Carroll was very concerned about how his book would look, and discussed the options extensively with his publisher. He chose the color bright red for the cover of Alice’s Adventures in Wonderland. On November 11, 1864, Carroll wrote to Macmillan (publisher):

“I have been considering the question of the colour of Alice’s Adventures, and have come to the conclusion that bright red will be the best – not the best, perhaps, artistically, but the most attractive to childish eyes. Can this colour be managed with the same smooth, bright cloth that you have in green?” The very first edition did not have gilt edges. Carroll wrote to Macmillan on May 24th, 1865: “As I want it to be a table-book, I fancy it would look better with the edges evenly cut smooth, and no gilding.”

The book was ready on July 4, 1865, exactly 3 years after the famous boat trip. The first edition consisted of 2,000 prints, but because of Tenniel’s dissatisfaction with the printing of the pictures and because of ink bleed on the pages, all 50 (presentation) copies that had been bound by that time, were recalled within a month. All but about 23 copies were successfully fetched back and donated to children’s hospitals and the like.

In a second attempt, again 2,000 copies were produced, using a new printer and paper of better quality. This new ‘first edition’ was published on November 18, 1865 (but dated 1866). It's paper quality, as well as its typesetting, was better than the original first edition. This new first edition did have gilded edges, as Macmillan advised Dodgson to adopt this.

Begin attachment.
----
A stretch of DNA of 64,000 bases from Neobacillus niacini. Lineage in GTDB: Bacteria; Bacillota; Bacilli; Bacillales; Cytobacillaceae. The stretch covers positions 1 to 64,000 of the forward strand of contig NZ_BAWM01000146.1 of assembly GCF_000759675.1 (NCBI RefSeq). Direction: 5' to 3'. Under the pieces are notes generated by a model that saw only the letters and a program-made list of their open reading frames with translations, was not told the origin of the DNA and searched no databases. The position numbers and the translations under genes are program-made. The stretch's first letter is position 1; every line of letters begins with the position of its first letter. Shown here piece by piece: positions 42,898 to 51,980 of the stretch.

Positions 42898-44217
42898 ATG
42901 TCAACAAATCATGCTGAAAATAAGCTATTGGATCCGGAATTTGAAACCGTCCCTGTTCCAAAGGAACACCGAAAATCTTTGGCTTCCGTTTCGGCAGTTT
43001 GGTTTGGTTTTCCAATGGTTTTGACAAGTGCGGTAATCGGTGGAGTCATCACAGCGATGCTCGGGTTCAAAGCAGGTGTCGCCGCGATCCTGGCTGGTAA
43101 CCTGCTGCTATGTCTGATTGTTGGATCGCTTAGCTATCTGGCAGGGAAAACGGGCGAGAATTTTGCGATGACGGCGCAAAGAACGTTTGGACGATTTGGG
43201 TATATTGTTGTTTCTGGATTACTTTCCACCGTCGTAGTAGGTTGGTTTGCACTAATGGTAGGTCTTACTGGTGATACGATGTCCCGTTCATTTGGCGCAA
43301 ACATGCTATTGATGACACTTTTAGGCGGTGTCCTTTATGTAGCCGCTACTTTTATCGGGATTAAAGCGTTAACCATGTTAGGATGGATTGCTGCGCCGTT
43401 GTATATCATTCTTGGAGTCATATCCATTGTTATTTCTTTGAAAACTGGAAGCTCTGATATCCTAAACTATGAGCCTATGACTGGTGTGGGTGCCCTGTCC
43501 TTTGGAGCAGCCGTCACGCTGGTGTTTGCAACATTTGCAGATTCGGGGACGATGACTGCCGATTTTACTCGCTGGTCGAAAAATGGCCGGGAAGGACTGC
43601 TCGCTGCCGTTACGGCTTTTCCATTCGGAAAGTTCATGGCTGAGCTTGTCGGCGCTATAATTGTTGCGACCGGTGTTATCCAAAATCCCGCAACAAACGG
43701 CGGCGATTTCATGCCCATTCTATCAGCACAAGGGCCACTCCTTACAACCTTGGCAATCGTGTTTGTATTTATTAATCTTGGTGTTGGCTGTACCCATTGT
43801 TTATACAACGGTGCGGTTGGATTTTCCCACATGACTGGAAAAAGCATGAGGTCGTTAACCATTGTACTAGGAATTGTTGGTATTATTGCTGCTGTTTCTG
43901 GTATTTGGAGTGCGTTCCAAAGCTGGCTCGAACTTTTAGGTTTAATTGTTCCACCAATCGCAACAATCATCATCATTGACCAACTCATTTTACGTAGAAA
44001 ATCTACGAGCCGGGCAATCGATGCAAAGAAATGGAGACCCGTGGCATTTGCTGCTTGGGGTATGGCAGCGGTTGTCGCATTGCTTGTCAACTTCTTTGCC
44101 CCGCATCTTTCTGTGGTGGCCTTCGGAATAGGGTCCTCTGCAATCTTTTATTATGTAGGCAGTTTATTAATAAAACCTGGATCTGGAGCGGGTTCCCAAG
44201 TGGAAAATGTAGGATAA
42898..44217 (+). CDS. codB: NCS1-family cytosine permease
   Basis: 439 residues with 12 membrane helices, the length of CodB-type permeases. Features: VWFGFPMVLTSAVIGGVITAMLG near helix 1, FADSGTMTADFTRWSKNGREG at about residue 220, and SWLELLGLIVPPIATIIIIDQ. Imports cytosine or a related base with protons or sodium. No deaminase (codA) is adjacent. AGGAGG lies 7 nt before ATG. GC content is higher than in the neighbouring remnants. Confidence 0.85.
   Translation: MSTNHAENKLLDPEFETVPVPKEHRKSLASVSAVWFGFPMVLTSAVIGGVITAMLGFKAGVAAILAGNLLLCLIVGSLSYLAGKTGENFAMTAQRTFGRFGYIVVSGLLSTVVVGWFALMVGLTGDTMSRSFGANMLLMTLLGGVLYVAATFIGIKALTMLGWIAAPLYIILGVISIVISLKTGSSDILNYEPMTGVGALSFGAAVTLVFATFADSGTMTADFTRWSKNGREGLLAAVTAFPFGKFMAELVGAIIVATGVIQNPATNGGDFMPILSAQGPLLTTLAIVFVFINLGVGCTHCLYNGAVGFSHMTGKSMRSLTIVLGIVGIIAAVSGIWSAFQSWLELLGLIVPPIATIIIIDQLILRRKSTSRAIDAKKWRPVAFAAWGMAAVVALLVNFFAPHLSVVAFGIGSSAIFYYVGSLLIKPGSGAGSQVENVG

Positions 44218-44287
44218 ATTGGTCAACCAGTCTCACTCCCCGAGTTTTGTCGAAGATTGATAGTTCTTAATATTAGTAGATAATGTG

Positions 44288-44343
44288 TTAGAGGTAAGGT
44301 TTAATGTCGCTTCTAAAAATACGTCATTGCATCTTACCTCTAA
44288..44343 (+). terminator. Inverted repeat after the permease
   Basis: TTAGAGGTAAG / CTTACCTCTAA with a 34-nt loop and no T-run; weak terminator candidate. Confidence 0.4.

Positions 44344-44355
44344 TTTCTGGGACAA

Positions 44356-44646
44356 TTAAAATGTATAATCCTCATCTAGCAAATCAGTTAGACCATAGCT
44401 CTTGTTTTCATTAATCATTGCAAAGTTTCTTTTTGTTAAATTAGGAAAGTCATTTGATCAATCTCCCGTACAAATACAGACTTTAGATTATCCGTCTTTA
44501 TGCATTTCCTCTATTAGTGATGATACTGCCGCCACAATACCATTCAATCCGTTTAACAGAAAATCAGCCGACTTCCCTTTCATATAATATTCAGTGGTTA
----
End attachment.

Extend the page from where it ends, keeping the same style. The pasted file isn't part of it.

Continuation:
Carroll was not only very particular about the printing of his book, but also kept a tight reign on how Macmillan was promoting the volume and wanted to be kept informed about how it was selling. He also tried to influence its pricing several times and thought about making it available in different formats, like a cheap edition for middle-class children.

Dodgson kept scrutinizing all editions of his tale, complaining often to Macmillan about the quality of the printing, pictures, and typesetting. It was very obvious that he was more concerned about the look of his book than of the profit he was making. In one of his letters to Macmillan he wrote: “So long as it is really handsome, its paying or not is a matter of minor importance.”

Textual revisions

Even after publishing the story, Carroll kept improving it. Every new edition showed some small changes compared to the previous one, which Carroll called ‘errata’. Up to 1868, the text was printed in letter press, so Carroll was able to make corrections easily. After 1868, the pages were set in electrotype, which meant only minor corrections were possible. Besides many minor changes in a.o. punctuation, typesetting, grammar, and spelling, there sometimes were some more noticeable changes. For example in on edititon issued in December 1886, the poem “‘Tis the Voice of the Lobster” was expanded. Also the shape of the mouse’s tail poem was altered. Carroll made about 400 changes to the 1886 edition, which is an enormous amount and must have been a lot of work.